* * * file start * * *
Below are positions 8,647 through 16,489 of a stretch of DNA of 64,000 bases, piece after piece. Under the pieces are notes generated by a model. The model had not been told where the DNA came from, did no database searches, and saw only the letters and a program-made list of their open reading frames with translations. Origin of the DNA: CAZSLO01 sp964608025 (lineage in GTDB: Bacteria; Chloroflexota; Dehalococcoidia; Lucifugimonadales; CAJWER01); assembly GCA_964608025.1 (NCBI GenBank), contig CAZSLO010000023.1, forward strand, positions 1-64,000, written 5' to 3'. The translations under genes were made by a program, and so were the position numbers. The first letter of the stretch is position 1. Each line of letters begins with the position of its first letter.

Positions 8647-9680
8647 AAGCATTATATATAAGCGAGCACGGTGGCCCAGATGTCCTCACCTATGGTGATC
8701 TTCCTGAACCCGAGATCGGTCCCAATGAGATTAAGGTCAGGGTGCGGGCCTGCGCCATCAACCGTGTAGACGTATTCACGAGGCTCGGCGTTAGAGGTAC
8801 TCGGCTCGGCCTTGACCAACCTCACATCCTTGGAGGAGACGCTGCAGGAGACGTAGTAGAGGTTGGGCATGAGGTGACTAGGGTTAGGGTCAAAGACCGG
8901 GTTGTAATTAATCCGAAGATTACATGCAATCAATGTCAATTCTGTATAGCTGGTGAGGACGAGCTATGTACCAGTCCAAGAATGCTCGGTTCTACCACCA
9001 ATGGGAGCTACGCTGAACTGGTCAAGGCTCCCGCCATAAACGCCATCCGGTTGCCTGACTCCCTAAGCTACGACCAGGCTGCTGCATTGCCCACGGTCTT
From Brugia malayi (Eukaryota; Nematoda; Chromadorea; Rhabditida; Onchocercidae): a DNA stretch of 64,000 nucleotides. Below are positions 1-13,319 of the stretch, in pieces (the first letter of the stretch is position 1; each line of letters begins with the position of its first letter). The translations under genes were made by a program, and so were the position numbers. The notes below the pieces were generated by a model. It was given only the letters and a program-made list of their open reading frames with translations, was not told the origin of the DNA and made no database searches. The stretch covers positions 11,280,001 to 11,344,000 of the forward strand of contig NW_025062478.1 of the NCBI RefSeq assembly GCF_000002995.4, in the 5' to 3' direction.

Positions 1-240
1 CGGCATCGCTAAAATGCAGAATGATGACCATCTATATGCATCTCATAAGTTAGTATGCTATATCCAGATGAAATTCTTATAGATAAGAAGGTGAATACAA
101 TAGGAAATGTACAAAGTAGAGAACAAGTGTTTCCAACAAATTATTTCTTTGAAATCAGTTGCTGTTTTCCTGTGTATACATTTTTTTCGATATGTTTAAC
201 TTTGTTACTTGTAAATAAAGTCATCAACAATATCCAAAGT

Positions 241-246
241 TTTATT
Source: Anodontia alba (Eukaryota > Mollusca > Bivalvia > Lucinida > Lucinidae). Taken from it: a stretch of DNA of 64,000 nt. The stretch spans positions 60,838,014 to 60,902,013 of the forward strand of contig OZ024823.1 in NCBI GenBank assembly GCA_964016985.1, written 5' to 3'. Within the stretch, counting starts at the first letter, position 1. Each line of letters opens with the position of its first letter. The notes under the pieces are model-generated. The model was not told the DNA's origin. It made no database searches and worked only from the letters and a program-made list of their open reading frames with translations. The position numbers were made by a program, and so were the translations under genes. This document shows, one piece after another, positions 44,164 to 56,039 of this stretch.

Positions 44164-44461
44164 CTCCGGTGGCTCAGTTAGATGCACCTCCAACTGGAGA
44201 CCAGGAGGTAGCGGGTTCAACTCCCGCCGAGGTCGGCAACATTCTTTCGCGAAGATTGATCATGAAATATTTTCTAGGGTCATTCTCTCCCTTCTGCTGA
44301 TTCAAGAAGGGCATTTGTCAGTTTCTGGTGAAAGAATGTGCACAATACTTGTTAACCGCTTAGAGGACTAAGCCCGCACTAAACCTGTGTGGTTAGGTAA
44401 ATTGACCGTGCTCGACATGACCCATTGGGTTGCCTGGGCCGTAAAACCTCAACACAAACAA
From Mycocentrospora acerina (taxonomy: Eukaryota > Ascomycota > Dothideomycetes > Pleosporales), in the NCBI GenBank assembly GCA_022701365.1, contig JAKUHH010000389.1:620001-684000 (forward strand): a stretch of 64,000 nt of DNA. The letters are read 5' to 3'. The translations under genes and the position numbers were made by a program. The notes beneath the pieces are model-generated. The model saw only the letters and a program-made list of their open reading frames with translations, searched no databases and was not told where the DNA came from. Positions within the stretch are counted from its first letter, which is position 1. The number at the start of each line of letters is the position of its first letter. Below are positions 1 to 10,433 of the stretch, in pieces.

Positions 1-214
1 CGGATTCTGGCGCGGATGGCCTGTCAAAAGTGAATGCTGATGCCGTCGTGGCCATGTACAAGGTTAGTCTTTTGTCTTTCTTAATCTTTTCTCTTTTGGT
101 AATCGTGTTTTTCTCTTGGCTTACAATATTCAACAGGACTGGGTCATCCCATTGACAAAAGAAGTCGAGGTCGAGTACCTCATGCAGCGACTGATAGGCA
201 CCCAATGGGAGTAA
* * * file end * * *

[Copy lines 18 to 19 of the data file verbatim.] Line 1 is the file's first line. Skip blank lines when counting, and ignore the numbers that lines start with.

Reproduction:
44201 CCAGGAGGTAGCGGGTTCAACTCCCGCCGAGGTCGGCAACATTCTTTCGCGAAGATTGATCATGAAATATTTTCTAGGGTCATTCTCTCCCTTCTGCTGA
44301 TTCAAGAAGGGCATTTGTCAGTTTCTGGTGAAAGAATGTGCACAATACTTGTTAACCGCTTAGAGGACTAAGCCCGCACTAAACCTGTGTGGTTAGGTAA